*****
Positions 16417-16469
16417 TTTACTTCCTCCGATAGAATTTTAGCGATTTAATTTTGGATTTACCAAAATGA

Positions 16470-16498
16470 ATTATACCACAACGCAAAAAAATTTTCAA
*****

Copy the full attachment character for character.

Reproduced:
Positions 16417-16469
16417 TTTACTTCCTCCGATAGAATTTTAGCGATTTAATTTTGGATTTACCAAAATGA

Positions 16470-16498
16470 ATTATACCACAACGCAAAAAAATTTTCAA